Two bills filed in the state House of Representatives and Senate would give local governments the authority to regulate tobacco sales along with the advertising and distribution of tobacco products.

The bills were introduced Wednesday morning in a Zoom press conference by the sponsors, Sen. Julie Raque Adams, a Louisville Republican, and Rep. Kimberly Poore Moser, a Taylor Mill Republican.

Moser’s bill would allow local governments to impose regulations on the “display, sale or distribution of tobacco products or vapor products that are stricter than those imposed under state law.”

Adams, who is a member of the Senate’s GOP leadership, said local governments “will be able to decide how tobacco products, including e-cigarettes and vapes, are sold in their communities.”

Local governments used to have that authority but lost it after the tobacco industry pushed to have such laws abolished nationwide in the mid-1990s, Adams said.

If the bills become law, city and county governments could decide for themselves if they’d like stricter regulations on tobacco products.

“Our bills do not mandate that communities pass tobacco control laws,” Adams said.

Moser, who filed her bill on Tuesday, said “it’s time to restore local tobacco control.

“One in four Kentucky adults still smoke cigarettes,” Moser said. “... We still lose 9,000 Kentuckians every year to smoking-related disease.”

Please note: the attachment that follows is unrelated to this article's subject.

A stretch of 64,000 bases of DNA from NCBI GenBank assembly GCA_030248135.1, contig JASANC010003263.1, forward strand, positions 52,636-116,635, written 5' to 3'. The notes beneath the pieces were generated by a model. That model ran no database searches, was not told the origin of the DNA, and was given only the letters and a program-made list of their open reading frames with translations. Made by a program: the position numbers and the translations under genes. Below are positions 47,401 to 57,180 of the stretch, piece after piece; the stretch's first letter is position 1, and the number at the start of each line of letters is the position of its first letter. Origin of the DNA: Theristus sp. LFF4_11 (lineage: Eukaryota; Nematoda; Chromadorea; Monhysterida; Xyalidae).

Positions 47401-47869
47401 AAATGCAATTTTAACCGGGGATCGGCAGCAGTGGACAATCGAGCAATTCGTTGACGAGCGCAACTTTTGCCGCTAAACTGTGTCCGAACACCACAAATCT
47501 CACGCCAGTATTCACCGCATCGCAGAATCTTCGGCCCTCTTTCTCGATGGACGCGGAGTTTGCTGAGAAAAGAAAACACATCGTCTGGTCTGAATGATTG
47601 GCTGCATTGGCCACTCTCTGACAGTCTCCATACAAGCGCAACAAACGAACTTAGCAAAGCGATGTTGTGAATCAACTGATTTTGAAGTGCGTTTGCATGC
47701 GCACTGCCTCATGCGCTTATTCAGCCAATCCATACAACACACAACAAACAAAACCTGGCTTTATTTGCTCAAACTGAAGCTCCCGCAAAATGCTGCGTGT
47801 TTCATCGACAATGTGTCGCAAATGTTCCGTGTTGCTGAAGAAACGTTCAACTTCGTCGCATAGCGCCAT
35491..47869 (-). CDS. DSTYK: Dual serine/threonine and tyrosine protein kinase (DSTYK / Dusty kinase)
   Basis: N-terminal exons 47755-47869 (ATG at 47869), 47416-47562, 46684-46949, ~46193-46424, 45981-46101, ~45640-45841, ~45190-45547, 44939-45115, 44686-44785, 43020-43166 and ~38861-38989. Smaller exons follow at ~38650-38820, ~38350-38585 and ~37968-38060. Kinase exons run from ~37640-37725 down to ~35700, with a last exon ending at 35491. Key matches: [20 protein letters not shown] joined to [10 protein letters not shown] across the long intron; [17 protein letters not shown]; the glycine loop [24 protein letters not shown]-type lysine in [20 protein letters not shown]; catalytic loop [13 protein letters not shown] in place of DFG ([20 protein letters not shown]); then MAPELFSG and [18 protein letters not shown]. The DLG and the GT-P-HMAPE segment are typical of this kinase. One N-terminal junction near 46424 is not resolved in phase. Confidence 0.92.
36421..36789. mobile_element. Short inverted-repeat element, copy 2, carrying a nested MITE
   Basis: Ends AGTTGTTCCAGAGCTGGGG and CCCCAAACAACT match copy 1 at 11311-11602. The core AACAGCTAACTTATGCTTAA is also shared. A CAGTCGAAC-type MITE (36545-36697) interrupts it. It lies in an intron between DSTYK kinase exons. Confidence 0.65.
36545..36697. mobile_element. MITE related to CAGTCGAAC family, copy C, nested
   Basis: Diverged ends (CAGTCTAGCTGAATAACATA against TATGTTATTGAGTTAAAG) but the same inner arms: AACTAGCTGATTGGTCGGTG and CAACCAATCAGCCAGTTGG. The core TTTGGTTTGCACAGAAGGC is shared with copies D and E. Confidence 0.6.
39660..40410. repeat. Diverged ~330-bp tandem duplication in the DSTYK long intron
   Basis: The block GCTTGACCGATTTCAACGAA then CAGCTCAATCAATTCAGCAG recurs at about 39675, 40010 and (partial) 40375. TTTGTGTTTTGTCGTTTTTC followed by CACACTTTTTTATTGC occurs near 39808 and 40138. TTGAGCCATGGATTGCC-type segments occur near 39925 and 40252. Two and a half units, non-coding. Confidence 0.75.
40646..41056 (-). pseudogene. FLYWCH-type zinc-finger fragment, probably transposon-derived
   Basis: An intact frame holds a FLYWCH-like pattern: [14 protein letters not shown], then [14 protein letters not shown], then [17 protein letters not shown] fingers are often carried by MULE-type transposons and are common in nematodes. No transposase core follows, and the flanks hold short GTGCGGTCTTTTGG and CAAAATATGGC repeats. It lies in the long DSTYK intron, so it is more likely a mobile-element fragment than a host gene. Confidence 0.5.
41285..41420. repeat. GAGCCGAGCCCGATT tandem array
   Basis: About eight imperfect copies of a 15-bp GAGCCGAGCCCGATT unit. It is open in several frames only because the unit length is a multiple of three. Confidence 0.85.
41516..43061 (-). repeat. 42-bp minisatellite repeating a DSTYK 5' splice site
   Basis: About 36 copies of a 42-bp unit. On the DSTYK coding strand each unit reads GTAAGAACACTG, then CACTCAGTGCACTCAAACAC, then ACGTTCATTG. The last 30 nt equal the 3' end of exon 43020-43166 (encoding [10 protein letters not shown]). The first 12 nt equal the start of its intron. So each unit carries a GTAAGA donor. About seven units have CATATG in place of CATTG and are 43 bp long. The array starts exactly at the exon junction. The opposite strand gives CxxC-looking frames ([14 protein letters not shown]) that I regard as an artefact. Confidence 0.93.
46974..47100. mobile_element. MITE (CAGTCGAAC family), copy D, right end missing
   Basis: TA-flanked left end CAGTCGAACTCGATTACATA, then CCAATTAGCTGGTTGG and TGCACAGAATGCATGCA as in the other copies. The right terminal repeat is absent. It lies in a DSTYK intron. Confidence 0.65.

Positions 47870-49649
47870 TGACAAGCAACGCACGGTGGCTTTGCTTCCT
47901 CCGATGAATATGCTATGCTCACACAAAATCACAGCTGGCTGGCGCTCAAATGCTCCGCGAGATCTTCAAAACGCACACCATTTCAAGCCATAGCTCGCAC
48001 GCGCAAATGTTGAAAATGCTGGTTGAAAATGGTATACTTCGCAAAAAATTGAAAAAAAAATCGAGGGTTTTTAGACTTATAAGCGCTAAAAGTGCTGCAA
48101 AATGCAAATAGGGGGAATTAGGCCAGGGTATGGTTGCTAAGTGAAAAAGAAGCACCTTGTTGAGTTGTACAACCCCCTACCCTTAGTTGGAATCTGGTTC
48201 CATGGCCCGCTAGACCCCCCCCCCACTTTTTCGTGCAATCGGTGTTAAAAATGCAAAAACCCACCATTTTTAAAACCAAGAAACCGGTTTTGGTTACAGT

While tobacco use was declining in the state for several years, “with the introduction of e-cigarettes and vapes, we have managed to addict a new generation” to tobacco products. Moser said “nearly one in six” middle school students use electronic cigarettes.

Dr. Pat Withrow, director of outreach for Baptist Health in Paducah, said tobacco users can be disproportionately affected by the COVID-19 pandemic.

“We are beginning to see studies that people who smokers are at greater risk” to COVID-19, Withrow said. “Kentucky has some real health issues, and one of the greatest is tobacco use and persistent tobacco use.”

Betsy Clemons, executive director of the Hazard Perry County Chamber of Commerce, said allowing local control of tobacco sales and advertising would help businesses reduce costs related to employee smoking and vaping. Clemons said smoking costs Kentucky businesses $2.8 billion annually in lost productivity.

Meanwhile, smoking-related illnesses covered by federal health plans like Medicaid are paid for by taxpayers, Clemons.

“Businesses and individuals in Kentucky cannot afford this,” she said.

Local control of tobacco sale and advertising “is the next logical step for Kentucky,” she said.

James Mayse, 270-691-7303, jmayse@messenger-inquirer.com, Twitter: @JamesMayse

James Mayse, 270-691-7303, jmayse@messenger-inquirer.com, Twitter: @JamesMayse

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